Two new drugs for obesity

Undoubtedly, a safe, effective medication for obesity would be a pharmaceutical blockbuster.  The record so far on previous medications has been dismal.  Many have been abandoned due to safety concerns, including sibutramine (myocardial infarction and stroke) as well as dexfenfluramine/fenfluramine (valvulopathy).  Two new FDA-approved agents have shown promise but caution in their use will be needed (NEJM 2012; 367: 1577-79).  Neither agent has approval for pediatric usage.

Belviq (lorcaserin) is a selective agonist of the serotonin 5-HT-2C receptor and Qsymia (phentermine with topiramate) is a combination sympathomimetic amine (anorectic agent) with an antiepileptic drug.

In studies with lorcaserin, three studies (1-year placebo-controlled) have shown that the number of patients losing >5% of body weight was increased compared to placebo.  Mean percentage body weight loss with lorcaserin was -5.8% in first two studies and -4.5% in third study.  In contrast, placebo patients who received lifestyle counseling lost  -2.5% and -1.5% respectively.  Overall, up to 47% of patients receiving medication lost more than 5% body weight.

Potential safety concerns with lorcaserin:  initially there were concerns due to increased incidence of tumors in rats and possible valvulopathy (eg. mitral or aortic valve regurgitation).  However, the FDA has concluded that it is unlikely that these are likely to occur in humans.

With phentermine/topiramate, two placebo-controlled studies have shown an increase in patients losing >5% of body weight compared to placebo.  In the first study, the mean percentage change in body weight was -10.9% combination (dosage 15 mg/92 mg) compared with -1.6% for placebo.  In the second study, this dosage led to a -9.8% reduction compared with -1.2% in placebo patients. Overall, up to 70% of patients receiving medication lost more than 5% body weight.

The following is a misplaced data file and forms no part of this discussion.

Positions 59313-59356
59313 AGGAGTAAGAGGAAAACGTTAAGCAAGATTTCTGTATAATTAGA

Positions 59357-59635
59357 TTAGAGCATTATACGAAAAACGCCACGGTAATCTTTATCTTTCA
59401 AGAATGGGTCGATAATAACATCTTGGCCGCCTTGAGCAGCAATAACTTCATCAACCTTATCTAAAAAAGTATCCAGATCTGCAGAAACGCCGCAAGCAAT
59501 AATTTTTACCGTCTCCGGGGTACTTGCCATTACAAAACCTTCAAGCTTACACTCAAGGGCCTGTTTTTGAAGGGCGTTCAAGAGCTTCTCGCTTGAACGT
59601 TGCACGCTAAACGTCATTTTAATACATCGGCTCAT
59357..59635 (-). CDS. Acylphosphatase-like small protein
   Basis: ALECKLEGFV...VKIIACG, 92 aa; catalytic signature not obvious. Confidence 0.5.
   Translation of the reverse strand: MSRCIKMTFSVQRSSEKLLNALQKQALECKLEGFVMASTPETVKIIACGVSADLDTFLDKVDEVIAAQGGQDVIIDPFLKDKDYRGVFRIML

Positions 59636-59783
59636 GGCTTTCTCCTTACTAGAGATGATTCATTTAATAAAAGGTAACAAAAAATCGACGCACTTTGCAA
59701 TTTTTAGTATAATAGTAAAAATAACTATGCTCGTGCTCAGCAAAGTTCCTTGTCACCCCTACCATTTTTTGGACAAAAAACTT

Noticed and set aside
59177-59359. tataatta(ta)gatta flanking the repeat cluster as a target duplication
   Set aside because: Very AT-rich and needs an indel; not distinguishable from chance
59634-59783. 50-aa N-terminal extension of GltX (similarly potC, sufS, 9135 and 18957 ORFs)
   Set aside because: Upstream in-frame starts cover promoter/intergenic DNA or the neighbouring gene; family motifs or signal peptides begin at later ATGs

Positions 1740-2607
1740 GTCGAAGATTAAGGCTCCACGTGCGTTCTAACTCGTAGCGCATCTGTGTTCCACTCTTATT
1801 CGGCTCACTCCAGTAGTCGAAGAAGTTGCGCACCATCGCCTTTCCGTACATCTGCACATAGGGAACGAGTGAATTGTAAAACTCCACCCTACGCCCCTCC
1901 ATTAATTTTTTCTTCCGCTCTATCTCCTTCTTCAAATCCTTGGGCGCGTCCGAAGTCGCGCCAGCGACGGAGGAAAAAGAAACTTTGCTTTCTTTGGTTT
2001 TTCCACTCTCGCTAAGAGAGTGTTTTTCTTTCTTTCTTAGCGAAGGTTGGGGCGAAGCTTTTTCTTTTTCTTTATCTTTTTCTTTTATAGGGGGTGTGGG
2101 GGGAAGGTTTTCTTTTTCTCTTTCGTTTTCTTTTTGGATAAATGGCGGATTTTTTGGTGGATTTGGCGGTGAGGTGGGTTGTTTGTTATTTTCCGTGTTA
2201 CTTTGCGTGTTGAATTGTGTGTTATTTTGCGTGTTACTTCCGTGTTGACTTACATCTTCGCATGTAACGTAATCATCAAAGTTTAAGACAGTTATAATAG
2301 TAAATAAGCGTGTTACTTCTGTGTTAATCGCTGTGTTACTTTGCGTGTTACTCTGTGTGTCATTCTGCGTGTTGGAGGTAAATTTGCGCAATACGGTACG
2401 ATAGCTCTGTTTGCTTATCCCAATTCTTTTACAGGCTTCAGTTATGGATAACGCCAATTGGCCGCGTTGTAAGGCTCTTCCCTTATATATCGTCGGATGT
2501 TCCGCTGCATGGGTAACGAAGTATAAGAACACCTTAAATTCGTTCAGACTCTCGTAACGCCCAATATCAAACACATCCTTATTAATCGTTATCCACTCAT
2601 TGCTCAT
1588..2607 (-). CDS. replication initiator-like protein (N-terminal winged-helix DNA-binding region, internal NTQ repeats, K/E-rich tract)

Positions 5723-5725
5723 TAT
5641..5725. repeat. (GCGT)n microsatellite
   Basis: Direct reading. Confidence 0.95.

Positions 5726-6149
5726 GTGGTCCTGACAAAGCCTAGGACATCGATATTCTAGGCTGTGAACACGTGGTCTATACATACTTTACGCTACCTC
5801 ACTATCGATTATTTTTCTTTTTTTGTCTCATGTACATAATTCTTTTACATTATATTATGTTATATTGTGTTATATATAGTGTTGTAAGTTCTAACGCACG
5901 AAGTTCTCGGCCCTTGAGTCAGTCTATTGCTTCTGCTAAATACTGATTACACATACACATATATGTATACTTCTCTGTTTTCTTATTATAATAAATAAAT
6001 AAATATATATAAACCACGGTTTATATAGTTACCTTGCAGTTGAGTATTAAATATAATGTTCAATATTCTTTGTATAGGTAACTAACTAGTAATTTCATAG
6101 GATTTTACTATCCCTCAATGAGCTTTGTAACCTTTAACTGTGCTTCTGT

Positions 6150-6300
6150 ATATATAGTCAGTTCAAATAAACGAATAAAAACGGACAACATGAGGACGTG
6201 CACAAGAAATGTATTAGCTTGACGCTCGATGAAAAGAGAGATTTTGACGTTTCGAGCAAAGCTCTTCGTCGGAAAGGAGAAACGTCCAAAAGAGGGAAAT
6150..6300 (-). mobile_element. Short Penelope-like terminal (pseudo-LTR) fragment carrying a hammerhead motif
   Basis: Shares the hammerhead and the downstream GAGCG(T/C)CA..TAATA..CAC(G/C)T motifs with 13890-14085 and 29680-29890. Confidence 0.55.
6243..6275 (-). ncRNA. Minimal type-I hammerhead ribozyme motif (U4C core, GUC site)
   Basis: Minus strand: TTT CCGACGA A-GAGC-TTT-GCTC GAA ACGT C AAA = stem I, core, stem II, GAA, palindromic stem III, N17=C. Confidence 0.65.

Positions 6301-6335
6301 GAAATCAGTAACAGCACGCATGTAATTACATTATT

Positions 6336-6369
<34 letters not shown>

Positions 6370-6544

With regard to safety, it is known that topiramate is teratogenic and increases the risk of orofacial cleft.  Due to this, approval for this combination requires a risk evaluation and mitigation strategy (REMS) which permits only specially-certified pharmacies to dispense along with formal training for prescribers. In addition, this combination has been associated with mildly increased heart rate. Due to favorable changes in blood pressure, the FDA concluded that this medication had a good benefit-risk balance.  But, the manufacturer recommends against it use in patients with cardiac issues or cerebrovascular disease.

With both new medications, other safety concerns include the risk of increased psychiatric effects.  In addition, specific recommendations include the following:

  • Only recommended in adults with BMI ≥30 or adults with BMI ≥27 with at least one weight-related comorbidity
  • With both medications, if weight loss not adequate after 12 weeks then discontinue medication.  With lorcaserin, if weight loss is not ≥5%, then discontinue.  With phentermine/topiramate, if weight loss is not ≥3% at 12 weeks (with 7.5 mg/46 mg), consider dosage increase and/or discontinuation.

Related blog entries:

6 thoughts on “Two new drugs for obesity

  1. Pingback: Skipping breakfast –boomerang effect for obesity | gutsandgrowth

  2. Pingback: Six year outcomes with bariatric surgery | gutsandgrowth

  3. Pingback: Life Cut Short by Obesity | gutsandgrowth

  4. Pingback: Adolescent Bariatric Surgery Outcomes at 3 Years | gutsandgrowth

  5. Pingback: Bariatric Surgery and Reversal of NASH | gutsandgrowth

  6. Pingback: POWER — Practice Guide on Obesity and Weight Management, Education, and Resources | gutsandgrowth

Leave a Reply

Fill in your details below or click an icon to log in: Logo

You are commenting using your account. Log Out /  Change )

Twitter picture

You are commenting using your Twitter account. Log Out /  Change )

Facebook photo

You are commenting using your Facebook account. Log Out /  Change )

Connecting to %s

This site uses Akismet to reduce spam. Learn how your comment data is processed.